Martin: The Freaks are a little jammier or a little more Jackson Browne ‘70s style, which sometimes we play into that a little bit like on “Out of Tune.” But the first song Alex wrote for Real Estate was “Wonder Years” off our new album. He came up with the bass line during a Real Estate sound check jam. We were like, “That was sick, let’s turn that into a song one day.” So that’s kind of how that song started. It really did start as a Real Estate thing. And with Matt, for whatever reason, all the songs he’s written that have ended up on a Real Estate album have been instrumental. He wrote “Kinder Blumenr” on our new album. He’s especially had added to our songs’ arrangements. When we started the band he said, “Let’s do your songs but make them sound like Pink Floyd or something and really spacey” and I was like, “Yeah that sounds awesome.” so I came back and started playing with him and Etienne. They moved in together in Bushwick and like I would go to their apartment a lot and like practice in Matt’s bedroom with practice amps and like a little kid drum set.

Alex: We’re trying hard not to make definitions, even though we do know that it will sort of be. I think Matt could definitely continue to be more of a creative force to whatever degree he wants in the future.

Woods has also become something of a brother band to Real Estate. They put out your first album on Woodsist, you have toured together and collaborated both on stage and in the studio. How has that relationship developed?

Matt: I met Jeremy Earl and Woods in Brattleboro, VT when they were on tour with Religious Knives. At least that’s when I first talked to them. I knew about Woodsist and was a fan of Woods in college. I think Jeremy became interested in my band Predator Vision… at the time I just started recording with Real Estate and thought it would be really cool to put that out with him. He became interested soon after that and we started putting out records through him. I put out a shit load of music as Ducktails before Real Estate began. I put my first tape out on my imaginary tape label “Future Sound Recordings” you can find some of those releases on the Tomentosa distribution website. I also released my first 7” on Breaking World Records, many tapes, cassettes, and vinyl followed.

Martin: Matt was the one who really pushed that since I didn’t know Jeremy personally and it was almost like he was this big label guy. We at first we were like, “does he even like us or does he just want to work with us because we got a Pitchfork review.” We thought about stupid shit like that. But it evolved into something much more personal and really great. I always loved bands on his label like Woods and Kurt Vile but I didn’t really see Real Estate fitting the Woods’ aesthetic. In a way I think we kind of represented a departure for him, and I was really glad that he was okay with working with us. We got along really well and played some shows together in New York and then we toured together in early 2010. We got along really well and became good friends.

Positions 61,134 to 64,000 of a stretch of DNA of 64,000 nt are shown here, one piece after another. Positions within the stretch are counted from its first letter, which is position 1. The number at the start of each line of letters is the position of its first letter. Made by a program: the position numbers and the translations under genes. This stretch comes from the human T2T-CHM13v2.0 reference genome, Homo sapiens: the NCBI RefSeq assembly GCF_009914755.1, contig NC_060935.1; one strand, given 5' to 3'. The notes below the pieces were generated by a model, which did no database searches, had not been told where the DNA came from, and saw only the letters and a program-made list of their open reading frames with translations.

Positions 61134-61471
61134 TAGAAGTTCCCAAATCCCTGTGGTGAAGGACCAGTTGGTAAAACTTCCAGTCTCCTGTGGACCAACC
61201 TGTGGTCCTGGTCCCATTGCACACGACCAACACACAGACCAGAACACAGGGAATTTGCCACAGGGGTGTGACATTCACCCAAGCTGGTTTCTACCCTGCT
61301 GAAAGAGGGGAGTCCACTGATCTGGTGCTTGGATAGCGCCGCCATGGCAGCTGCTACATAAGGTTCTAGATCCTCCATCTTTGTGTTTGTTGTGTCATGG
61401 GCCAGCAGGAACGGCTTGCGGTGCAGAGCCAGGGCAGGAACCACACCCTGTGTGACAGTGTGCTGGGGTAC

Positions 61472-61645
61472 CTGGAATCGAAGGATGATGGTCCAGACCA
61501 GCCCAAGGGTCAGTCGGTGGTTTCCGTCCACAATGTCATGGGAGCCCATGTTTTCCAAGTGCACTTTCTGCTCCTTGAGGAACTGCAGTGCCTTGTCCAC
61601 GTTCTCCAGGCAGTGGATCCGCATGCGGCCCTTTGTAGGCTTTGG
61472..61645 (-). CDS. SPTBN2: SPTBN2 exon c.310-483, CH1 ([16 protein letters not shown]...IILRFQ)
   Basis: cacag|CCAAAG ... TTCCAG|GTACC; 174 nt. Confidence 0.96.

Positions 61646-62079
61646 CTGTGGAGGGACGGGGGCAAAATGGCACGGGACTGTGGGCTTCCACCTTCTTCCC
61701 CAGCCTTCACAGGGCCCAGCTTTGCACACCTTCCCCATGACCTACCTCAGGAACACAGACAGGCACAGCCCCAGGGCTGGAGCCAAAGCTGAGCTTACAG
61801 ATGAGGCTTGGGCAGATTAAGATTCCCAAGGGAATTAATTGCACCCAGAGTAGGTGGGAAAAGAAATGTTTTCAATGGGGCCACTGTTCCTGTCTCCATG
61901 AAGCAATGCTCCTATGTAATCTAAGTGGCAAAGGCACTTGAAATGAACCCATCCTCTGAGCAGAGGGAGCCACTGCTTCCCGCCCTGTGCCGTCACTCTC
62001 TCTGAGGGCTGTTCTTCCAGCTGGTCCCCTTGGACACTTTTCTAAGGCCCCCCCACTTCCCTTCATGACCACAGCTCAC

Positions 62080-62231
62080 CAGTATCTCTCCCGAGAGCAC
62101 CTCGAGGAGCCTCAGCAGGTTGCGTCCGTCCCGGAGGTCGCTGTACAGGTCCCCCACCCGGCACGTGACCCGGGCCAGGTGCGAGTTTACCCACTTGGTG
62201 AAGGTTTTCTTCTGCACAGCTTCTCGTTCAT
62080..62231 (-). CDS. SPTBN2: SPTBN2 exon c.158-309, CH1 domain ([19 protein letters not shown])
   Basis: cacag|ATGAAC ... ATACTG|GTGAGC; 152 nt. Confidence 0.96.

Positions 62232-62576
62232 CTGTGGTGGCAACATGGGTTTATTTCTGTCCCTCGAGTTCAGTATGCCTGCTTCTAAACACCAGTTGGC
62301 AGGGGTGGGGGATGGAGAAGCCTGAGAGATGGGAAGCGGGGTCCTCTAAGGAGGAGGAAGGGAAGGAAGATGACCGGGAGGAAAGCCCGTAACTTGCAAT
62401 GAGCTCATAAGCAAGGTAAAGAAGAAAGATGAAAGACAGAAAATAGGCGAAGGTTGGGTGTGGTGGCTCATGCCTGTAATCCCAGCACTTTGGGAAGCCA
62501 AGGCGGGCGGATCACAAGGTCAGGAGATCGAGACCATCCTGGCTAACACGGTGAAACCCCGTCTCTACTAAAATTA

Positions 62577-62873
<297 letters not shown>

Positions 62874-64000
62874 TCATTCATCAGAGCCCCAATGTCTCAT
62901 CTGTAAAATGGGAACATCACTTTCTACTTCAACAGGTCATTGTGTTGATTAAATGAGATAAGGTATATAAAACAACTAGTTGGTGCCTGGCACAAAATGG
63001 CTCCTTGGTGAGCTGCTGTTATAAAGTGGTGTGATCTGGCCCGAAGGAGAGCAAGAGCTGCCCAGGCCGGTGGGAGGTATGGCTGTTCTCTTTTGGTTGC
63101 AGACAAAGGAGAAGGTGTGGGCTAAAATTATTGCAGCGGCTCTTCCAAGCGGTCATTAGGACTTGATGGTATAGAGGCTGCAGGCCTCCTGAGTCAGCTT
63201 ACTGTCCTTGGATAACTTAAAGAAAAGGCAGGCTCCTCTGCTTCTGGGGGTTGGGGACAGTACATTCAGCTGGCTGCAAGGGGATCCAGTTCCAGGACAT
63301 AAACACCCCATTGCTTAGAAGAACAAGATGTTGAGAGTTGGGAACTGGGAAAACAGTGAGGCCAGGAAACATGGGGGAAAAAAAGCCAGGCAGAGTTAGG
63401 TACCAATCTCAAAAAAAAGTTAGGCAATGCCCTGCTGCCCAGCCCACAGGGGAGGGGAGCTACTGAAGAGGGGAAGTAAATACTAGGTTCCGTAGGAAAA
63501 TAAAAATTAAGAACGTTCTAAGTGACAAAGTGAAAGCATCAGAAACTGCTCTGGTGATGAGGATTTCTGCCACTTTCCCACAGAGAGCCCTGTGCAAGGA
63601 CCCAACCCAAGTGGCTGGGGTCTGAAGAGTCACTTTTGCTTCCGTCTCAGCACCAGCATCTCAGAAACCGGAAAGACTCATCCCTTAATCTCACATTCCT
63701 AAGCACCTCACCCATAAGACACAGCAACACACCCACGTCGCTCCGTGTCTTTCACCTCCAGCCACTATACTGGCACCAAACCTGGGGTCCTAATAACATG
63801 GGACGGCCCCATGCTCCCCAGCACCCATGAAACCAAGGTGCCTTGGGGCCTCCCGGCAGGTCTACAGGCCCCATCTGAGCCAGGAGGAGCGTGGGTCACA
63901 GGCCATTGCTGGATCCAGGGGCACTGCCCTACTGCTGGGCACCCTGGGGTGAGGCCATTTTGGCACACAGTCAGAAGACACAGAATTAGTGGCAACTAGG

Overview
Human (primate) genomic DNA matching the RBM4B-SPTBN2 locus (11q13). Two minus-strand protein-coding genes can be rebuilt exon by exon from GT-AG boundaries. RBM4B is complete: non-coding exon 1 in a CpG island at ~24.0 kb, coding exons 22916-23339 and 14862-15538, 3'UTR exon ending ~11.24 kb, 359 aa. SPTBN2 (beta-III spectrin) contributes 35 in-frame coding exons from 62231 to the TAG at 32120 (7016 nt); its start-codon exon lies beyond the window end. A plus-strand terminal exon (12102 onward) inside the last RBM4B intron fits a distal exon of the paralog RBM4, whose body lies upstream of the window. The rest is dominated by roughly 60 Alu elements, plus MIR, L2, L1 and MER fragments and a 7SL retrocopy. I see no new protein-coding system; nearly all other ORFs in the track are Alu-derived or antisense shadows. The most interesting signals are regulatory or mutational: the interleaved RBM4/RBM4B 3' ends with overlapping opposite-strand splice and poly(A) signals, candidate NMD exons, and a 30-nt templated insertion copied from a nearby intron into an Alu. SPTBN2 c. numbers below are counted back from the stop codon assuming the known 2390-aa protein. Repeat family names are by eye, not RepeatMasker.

Jeremy records like a lot of bands at his house—he recorded “Beach Comber” on our first album. So we worked with him pretty soon after Jeremy “signed” us. There was no contract. There was eventually but so he worked with us and he was the first person I kind of became friends with, so yeah, it’s kind of like we’re just happy to play with each other because I do think our audiences sort of overlap but also we bring different people to the table for each band. We just don’t ever want to lose that connection now that we are on Domino. I always wanna play their festival not only because it’s fun but because it’s cool to be able to be associated with that and all those bands are so awesome.

Given your close friendship, was it hard to leave Woodsist?

Martin: It was scary and weird. We all thought, “This is like a pretty different and big step for us, but at the same time it was like we’re not gonna say no to this.” As long as they’re not ripping us off, which they’re not. They’re fair, they’re an indie label, they’re not out there to fuck people over. Of course we want some more exposure, that’s what anybody wants. It is cool to think that this could be our career label. When we made the first record we were just hoping someone would hear it and it was a complete surprise that it got good reviews.

Do you plan to record again in the near future?

Martin: We are trying to write and record an EP post-album and have that be the first shit that Jackson plays on as a drummer. I can’t wait for the new stuff and have him on there and have him be- ause right now- I mean he’s definitely a permanent band member or whatever, like he’s full on in the band, but it’s not gonna feel real until we start putting some stuff out, you know, with him on it.